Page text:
MONTREAL, QUE – The premier of the French-speaking Canadian province of Quebec announced Tuesday that adult residents who refuse to get vaccinated against the coronavirus will be charged a financial penalty.
Premier Francois Legault said not getting vaccinated leads to consequences for the health care system and not all Quebecers should pay for that.
He said the levy will apply only to people who do not qualify for medical exemptions. It is the first time a government in Canada has announced a financial penalty for people who refuse to be vaccinated in the pandemic.
Legault said the amount of the penalty hasn’t been decided, but will be “significant.” More details will be released at a later date.
He said about 10% of adults in Quebec are unvaccinated, but they represent about 50% of intensive care patients.
“Those who refuse to get their first doses in the coming weeks will have to pay a new health contribution,” Legault said.
"The majority are asking that there be consequences. ... It’s a question of fairness for the 90% of the population that have made some sacrifices. We owe them."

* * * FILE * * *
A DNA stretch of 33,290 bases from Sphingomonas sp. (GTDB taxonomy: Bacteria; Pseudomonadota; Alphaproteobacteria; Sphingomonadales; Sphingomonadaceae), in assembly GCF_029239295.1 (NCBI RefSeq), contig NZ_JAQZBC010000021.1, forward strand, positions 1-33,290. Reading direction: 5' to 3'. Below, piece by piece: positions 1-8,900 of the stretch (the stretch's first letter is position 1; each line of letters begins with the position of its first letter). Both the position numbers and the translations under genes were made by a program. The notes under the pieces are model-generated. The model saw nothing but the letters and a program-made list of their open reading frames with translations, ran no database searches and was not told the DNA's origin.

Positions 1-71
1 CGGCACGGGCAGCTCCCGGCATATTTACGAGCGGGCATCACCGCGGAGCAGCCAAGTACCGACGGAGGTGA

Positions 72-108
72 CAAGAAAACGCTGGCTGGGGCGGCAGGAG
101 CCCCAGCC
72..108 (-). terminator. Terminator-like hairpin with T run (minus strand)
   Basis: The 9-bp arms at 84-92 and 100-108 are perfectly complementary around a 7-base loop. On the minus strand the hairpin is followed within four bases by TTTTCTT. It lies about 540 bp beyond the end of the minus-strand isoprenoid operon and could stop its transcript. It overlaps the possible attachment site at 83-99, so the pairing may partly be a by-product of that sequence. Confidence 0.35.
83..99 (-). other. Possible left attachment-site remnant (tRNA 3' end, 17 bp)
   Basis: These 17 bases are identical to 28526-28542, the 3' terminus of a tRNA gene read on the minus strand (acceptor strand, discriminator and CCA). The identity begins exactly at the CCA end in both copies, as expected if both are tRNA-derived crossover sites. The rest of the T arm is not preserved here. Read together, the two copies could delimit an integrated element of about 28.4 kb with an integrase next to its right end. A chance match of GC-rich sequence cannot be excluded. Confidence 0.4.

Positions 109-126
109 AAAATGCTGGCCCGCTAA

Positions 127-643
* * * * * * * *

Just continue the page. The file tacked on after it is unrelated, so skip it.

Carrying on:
Quebec previously announced a 10 p.m. to 5 a.m. curfew. Quebec liquor and cannabis stores will also require proof of vaccination to enter starting Jan. 18 and the government has warned that shopping malls and hair salons could soon require vaccine passports. Appointments for first doses jumped immediately after.
Quebec reported 62 more deaths related to COVID-19, the sometimes fatal illness that can be caused by the coronavirus. That raised the province's COVID-19 deaths to 12,028, the most in Canada.
Some European countries have started levying fees on their citizens who are not vaccinated.
In Greece, people older than 60 have until Sunday to get their first coronavirus shots or be fined 100 euros ($113) for every month they remain unvaccinated.
Austria’s health minister announced last month the government plans to impose fines of up to 3,600 euros ($4,000) on people who flout a coronavirus vaccine mandate that it aims to introduce in February for all residents age 14 and over.
In Italy, residents 50 and older are required to be vaccinated, and beginning in mid-February those failing to do so will face fines as high as 1,600 euros ($1,800) if they enter their workplaces.
Associated Press writer Rob Gillies in Toronto contributed to this report.